Trump to ‘Study’ Federal Workers’ Pay Over Labor Day Weekend

President Trump said in a speech today that he will “study” the issue of pay for federal workers over the weekend. What exactly does this mean?

Is President Trump having second thoughts about his announcement that he wants a pay freeze for federal employees in 2019?

At an event in Charlotte, North Carolina today, he made the following statement which can also be seen in the video above (it begins at the 2 minute mark):

As we head into Labor Day, our nation pays its gratitude to the hard-working men and women who make our country run, and I’m going to be doing a little work over the weekend. I’m going to be studying the federal workers in Washington that you’ve been reading so much about. People don’t want to give them any [pay] increase; they haven’t had one in a long time. I said I’m gonna study that over the weekend. It’s a good time to study it – Labor Day – let’s see how they do next week. But a lot of people were against it; I’m going to take a good, hard look over the weekend.

Trump sent a letter to Congress yesterday in which he reiterated a proposal from the White House’s budget blueprint released early this year to freeze pay for federal employees in 2019.

The announcement was met with an immediate backlash from federal employee unions, advocacy groups, and some in Congress, both Republicans and Democrats. These are just a couple of statements made about the proposed pay freeze:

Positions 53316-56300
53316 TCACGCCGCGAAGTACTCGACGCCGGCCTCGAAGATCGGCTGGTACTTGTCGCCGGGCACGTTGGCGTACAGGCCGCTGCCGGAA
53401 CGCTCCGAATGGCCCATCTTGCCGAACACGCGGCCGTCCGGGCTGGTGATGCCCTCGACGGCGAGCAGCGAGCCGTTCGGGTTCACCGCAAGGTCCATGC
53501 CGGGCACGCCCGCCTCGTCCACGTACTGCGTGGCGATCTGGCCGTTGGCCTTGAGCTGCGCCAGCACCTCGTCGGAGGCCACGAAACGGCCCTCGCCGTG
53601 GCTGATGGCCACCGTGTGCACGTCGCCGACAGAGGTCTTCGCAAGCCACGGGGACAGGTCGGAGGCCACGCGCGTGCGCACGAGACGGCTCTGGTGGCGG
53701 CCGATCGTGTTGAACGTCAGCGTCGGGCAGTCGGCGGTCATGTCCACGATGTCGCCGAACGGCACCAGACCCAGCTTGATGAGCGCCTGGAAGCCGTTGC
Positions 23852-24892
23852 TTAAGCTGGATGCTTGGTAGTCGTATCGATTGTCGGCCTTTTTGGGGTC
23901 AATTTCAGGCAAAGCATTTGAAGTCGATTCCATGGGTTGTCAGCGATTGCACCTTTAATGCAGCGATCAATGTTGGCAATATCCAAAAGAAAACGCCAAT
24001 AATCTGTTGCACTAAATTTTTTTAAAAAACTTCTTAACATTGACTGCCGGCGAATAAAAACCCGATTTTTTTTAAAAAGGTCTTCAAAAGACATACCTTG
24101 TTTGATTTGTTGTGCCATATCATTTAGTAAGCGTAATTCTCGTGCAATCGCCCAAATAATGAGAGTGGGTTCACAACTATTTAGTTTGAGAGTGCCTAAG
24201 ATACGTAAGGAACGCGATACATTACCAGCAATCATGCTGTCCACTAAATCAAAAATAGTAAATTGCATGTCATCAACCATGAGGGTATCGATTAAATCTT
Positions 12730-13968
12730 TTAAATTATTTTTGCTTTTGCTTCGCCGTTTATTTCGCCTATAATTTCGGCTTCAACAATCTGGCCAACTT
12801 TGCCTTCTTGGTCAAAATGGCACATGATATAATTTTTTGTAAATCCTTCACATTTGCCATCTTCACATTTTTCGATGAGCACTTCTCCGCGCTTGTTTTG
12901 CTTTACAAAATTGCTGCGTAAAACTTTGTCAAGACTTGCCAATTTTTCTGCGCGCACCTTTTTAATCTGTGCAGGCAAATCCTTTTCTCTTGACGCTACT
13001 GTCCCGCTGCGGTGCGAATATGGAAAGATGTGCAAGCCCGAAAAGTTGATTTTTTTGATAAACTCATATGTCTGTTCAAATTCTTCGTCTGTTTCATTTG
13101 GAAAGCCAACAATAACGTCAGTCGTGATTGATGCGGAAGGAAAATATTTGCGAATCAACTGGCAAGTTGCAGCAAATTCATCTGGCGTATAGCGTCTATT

The topic generated a strong response from FedSmith readers as well. The article with the announcement of the pay freeze has hundreds of comments so far with more people continuing to weigh in.

Pay Raise or Pay Freeze?

Although the White House has been pushing a pay freeze for next year, the Senate approved a 1.9% pay raise in a spending bill. If the House were to adopt this and the spending bill were to then be signed into law by the president, it would override the pay freeze proposal made this week.

Under current law, Congress can take action to set the federal pay raise (or lack thereof) for the coming year, but more often than not, the president sets it and Congress remains silent on the issue. This is the first year in quite some time that we have seen a break in this usual pattern.

Bottom Line

It’s unclear what, if anything, President Trump may do. Is he having second thoughts about a pay freeze? Will he push for a raise for federal employees next week? If so, how much?

Nobody knows right now, but we will continue to keep you updated as any additional information becomes available.

About the Author

Ian Smith is one of the co-founders of He has over 20 years of combined experience in media and government services, having worked at two government contracting firms and an online news and web development company prior to his current role at FedSmith.